Peace Corps Experience Inspires Career Path
When Aaron Hall heard stories from a professor he had at the University of Montana who had served in the Peace Corps, he knew it was something he wanted to pursue.
Aaron, who attended AU, applied and accepted the first Peace Corps assignment offered to him. He found such a passion for natural resource management while serving in the Peace Corps in Zambia from 2002-2004, that he extended his two-year assignment and stayed for a third year.
“Everyone says this, but I really believe my Peace Corps experience was the quintessential experience,” says Aaron. He participated in Peace Corps as a community- based natural resource management volunteer in remote areas along the border regions of Zambia’s national parks. “The most exciting part of volunteering in Zambia was living on the edge of the game parks – it was a very bush-African experience,” he says.
While in Zambia, Aaron partnered with local schools to teach environmental education as well as worked with local farmers and women’s groups in areas of farm design, conservation farming techniques, and the development of income-generating activities.
When the U.S. invaded Afghanistan in 2003, Aaron found himself acting in a de-facto diplomatic role, responding to questions and concerns from his Zambian neighbors about the motives and actions of the U.S. “As a result of the invasion, I learned the importance of diplomatic work, and the image of the U.S. overseas” Aaron says. “I knew I wanted to move back to D.C. to pursue a career in the foreign service and state department.”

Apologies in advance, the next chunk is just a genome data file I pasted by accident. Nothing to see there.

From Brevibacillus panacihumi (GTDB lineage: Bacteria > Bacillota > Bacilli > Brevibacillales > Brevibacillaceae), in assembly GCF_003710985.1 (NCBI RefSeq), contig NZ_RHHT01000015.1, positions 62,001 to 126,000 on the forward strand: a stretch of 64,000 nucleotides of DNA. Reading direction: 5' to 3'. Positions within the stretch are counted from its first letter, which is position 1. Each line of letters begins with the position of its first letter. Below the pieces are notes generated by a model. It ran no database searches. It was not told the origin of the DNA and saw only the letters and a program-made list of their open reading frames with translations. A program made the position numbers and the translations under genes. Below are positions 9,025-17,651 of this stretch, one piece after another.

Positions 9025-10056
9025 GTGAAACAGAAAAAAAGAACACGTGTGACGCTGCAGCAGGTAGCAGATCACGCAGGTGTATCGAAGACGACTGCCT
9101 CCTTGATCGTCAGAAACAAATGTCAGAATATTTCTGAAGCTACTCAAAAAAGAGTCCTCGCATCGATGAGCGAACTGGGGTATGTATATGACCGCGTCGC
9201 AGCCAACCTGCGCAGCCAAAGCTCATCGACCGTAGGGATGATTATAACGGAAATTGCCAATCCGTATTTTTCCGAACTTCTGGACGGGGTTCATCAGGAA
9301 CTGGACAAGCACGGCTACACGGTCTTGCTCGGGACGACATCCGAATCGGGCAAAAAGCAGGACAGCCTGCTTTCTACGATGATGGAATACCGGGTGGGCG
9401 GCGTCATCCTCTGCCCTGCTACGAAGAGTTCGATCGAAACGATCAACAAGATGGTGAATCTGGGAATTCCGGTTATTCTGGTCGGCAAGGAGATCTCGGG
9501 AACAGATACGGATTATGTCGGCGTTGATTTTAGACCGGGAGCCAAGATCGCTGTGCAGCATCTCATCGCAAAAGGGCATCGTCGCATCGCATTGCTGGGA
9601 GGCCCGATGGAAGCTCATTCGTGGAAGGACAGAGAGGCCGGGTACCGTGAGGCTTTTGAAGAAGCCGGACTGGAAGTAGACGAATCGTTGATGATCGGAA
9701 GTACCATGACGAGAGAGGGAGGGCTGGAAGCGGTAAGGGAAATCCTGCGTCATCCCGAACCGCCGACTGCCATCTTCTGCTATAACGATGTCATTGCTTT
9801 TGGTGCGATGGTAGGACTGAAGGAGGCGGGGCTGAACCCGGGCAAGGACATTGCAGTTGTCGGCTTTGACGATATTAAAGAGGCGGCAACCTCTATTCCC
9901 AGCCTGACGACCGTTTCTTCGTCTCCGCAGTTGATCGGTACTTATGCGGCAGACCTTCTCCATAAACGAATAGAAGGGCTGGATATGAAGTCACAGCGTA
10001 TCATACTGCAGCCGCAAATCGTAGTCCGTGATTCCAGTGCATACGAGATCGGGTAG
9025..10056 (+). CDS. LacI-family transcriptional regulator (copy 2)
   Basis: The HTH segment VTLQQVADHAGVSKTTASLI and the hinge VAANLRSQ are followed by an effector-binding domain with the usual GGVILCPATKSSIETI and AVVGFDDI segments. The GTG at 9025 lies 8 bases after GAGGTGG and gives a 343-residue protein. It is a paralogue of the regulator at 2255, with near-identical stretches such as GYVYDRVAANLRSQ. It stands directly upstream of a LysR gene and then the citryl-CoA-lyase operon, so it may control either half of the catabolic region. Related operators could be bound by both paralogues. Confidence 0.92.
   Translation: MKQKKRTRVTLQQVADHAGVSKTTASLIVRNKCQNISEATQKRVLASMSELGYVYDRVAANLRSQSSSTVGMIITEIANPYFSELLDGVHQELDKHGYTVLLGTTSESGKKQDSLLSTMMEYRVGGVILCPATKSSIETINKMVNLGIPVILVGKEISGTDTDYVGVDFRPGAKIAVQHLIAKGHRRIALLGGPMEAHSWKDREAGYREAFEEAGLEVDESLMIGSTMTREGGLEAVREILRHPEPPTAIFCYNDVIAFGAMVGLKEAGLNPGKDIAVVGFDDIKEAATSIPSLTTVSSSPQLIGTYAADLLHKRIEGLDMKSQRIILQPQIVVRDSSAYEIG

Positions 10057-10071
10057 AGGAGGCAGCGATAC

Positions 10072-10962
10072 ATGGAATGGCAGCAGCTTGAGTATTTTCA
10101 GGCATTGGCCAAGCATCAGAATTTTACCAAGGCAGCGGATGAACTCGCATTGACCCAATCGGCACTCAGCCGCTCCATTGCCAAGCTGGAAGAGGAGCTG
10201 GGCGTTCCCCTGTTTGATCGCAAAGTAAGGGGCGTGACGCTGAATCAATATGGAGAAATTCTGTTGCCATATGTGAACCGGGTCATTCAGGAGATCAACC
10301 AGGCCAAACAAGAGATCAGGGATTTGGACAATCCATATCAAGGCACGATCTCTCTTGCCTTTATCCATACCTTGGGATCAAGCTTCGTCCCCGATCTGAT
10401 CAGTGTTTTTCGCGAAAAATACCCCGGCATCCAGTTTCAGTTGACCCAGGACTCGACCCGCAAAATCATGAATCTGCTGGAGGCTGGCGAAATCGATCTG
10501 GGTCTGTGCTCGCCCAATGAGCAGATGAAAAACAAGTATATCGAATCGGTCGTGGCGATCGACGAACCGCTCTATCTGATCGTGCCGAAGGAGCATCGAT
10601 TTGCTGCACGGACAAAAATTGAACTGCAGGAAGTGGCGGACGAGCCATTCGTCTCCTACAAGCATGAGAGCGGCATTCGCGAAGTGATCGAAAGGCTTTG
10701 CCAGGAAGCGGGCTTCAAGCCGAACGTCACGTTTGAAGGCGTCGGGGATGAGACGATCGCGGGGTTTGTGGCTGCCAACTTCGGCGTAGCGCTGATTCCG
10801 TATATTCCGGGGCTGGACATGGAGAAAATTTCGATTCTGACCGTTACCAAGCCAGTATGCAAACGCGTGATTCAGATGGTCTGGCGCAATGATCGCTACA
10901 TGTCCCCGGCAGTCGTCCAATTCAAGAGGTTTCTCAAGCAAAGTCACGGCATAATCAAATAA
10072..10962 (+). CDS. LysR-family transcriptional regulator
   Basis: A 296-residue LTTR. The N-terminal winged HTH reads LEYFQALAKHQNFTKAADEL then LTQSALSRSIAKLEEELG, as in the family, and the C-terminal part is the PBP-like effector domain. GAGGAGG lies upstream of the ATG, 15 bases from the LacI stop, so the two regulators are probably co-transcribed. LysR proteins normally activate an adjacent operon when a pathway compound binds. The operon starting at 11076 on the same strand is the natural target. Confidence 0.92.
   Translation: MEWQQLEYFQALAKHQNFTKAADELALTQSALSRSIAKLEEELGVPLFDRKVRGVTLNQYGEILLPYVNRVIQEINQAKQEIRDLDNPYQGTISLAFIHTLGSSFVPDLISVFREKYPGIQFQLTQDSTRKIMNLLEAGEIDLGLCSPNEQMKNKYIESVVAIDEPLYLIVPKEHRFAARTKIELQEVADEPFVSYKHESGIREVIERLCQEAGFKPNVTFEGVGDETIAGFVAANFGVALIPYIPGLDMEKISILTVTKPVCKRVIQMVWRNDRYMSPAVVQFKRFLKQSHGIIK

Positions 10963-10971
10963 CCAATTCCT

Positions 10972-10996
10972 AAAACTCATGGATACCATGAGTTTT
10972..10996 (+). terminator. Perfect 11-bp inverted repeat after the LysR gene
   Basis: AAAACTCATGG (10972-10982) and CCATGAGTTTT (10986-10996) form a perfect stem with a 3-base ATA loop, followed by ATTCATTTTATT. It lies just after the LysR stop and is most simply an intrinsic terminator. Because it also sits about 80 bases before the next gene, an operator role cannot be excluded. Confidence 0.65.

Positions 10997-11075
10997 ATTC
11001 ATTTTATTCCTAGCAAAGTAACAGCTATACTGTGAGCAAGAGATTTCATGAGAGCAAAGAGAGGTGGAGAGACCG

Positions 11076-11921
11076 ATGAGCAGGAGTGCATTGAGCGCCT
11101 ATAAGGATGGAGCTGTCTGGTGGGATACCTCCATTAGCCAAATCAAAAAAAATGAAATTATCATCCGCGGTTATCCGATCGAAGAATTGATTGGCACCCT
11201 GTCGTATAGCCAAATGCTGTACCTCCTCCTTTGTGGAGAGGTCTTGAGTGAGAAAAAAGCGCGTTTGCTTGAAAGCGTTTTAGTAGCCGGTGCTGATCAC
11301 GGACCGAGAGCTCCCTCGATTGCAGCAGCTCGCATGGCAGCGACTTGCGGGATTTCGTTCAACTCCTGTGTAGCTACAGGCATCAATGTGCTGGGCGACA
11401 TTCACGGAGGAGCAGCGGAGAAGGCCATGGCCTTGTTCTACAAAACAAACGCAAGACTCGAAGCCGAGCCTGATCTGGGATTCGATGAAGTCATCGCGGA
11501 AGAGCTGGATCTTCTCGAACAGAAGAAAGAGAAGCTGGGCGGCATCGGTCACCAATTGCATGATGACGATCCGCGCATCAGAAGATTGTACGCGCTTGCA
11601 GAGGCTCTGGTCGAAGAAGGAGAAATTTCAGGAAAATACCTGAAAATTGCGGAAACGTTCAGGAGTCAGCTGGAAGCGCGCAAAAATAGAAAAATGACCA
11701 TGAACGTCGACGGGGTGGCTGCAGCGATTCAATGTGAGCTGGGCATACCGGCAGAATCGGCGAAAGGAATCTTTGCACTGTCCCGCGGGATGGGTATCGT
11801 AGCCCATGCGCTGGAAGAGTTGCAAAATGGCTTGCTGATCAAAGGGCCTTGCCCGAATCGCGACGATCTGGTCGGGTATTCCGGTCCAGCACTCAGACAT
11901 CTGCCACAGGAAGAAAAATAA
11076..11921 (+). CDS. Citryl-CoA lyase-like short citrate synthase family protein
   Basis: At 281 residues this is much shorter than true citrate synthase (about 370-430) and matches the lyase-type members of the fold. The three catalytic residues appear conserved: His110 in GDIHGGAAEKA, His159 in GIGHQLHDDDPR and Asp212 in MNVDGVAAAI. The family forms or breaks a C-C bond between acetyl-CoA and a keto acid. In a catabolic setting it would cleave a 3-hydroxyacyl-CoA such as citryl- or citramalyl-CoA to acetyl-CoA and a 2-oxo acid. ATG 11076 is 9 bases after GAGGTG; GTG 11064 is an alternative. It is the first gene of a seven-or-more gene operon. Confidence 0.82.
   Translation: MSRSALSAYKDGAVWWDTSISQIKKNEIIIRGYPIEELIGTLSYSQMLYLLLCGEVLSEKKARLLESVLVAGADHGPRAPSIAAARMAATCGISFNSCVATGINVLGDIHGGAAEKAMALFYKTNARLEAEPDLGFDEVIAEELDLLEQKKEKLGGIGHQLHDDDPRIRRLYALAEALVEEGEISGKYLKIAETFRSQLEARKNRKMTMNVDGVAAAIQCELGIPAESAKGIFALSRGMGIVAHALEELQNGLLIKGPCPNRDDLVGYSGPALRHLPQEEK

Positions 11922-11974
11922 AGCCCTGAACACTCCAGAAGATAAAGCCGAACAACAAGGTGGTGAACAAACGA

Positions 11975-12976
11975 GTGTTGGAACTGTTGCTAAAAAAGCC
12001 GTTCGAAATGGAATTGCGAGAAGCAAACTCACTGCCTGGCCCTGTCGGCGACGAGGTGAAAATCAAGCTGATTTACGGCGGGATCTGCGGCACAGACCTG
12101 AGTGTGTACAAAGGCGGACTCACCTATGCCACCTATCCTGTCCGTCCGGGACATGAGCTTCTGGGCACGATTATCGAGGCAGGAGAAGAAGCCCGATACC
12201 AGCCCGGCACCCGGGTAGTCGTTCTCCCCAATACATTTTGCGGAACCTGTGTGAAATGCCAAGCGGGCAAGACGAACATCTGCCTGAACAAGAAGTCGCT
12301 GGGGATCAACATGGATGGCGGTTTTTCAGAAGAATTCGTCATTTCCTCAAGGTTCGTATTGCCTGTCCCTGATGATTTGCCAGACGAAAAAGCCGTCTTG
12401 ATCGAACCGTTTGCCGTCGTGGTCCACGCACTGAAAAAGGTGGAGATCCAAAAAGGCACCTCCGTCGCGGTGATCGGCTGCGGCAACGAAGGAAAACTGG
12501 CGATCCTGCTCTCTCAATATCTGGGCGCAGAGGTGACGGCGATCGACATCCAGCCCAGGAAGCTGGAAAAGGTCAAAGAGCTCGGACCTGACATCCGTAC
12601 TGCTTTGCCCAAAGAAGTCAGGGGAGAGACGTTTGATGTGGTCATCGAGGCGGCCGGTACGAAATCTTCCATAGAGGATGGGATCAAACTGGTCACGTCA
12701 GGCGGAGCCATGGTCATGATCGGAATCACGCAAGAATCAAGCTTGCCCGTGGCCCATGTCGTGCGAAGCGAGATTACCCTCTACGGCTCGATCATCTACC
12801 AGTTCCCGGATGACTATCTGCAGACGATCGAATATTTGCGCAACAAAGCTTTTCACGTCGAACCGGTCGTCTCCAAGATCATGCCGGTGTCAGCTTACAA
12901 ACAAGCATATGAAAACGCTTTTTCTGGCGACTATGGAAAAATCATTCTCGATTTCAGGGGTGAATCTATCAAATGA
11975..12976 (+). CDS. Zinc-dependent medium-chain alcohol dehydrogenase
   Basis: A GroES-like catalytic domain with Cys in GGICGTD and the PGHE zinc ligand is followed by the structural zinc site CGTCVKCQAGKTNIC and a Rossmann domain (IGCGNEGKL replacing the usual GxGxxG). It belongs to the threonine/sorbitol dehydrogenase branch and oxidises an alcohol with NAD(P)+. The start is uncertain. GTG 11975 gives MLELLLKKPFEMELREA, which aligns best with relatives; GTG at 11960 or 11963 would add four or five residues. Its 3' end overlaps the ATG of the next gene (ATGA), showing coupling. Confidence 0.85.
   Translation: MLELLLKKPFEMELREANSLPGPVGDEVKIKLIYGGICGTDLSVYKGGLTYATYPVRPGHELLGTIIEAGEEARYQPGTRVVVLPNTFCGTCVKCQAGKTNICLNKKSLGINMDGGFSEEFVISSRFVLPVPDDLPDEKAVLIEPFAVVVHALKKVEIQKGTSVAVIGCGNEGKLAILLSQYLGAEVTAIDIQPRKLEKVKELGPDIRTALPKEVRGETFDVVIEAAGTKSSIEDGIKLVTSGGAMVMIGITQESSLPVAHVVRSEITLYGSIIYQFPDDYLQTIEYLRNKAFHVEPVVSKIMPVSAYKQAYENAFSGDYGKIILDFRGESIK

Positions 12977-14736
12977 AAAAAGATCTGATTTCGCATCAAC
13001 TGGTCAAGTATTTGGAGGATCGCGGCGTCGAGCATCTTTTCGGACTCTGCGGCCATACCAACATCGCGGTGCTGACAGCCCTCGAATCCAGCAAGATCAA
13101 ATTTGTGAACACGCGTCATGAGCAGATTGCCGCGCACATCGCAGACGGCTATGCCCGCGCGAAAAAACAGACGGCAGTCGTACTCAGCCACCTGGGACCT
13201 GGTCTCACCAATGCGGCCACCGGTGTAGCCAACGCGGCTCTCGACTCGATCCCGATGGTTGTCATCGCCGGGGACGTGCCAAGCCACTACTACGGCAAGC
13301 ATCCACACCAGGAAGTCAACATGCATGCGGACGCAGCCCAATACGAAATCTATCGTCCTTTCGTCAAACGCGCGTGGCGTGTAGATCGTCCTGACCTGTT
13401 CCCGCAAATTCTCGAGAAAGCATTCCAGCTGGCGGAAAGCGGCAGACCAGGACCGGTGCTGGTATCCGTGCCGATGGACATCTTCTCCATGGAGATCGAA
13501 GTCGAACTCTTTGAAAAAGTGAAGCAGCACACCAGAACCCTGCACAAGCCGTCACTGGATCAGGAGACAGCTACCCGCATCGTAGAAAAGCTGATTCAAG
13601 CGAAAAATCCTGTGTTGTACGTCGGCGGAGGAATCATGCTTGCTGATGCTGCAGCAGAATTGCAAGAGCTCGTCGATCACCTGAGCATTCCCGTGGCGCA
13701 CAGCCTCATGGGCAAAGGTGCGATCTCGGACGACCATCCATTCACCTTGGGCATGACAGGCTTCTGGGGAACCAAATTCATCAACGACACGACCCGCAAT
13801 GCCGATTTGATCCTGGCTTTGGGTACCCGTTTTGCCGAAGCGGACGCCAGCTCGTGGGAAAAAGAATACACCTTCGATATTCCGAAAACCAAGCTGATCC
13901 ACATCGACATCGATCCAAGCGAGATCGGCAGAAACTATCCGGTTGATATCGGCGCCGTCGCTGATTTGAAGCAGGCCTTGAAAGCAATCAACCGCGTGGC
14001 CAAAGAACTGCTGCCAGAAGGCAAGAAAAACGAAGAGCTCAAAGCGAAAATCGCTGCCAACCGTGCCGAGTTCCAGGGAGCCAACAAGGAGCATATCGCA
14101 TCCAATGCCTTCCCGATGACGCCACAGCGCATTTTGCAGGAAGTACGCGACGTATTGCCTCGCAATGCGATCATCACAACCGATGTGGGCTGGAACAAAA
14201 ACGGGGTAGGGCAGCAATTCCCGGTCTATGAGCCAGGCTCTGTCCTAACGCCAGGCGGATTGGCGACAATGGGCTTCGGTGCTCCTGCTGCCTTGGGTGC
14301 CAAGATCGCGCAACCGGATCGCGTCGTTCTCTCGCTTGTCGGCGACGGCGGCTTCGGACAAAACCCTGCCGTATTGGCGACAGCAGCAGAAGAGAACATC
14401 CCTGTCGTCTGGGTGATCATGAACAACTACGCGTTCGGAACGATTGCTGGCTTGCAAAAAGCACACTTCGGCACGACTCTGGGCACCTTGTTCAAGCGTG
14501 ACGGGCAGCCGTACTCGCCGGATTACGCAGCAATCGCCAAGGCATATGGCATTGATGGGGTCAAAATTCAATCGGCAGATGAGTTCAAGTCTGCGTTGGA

On returning to the states, Aaron visited AU and had a moving conversation with Professor Dr. Abdul Aziz Said. He was confident after leaving Dr. Said’s office that AU was the place for him.
After a quick stint as assistant information officer at the U.S. Embassy in Seoul, South Korea, he began the master’s program in international peace and conflict resolution. “AU offered flexibility. I was able to work 30-40 hours a week while completing my degree,” says Aaron. During school, he served as a program assistant at the U.S. Department of State as well as desk officer in the Bureau of African Affairs.
Now as a human rights advocate fighting to end war crimes and mass atrocities, Aaron works as the Associate Director of Research for the Enough Project, a Washington based human rights advocacy organziation. However, in a few months his wife, Caitlin Hall, MA/SIS ’09, also a former Peace Corps volunteer, has been assigned to the USAID Foreign Service in Nairobi.
There are many unknowns in Aaron’s future. “However, no matter where my career takes me, I will be working on social justice issues that affect international humanity rights and natural resource issues,” he says.
Aaron will be speaking at the March 21 event “Waging Peace Through a Lifetime of Service” hosted by AU’s Alumni Association, SIS, and the University Library. The event will include a symposium to celebrate the official launch of the AU Peace Corps Community Archive, which will feature pieces collected over time. Register soon as space is very limited.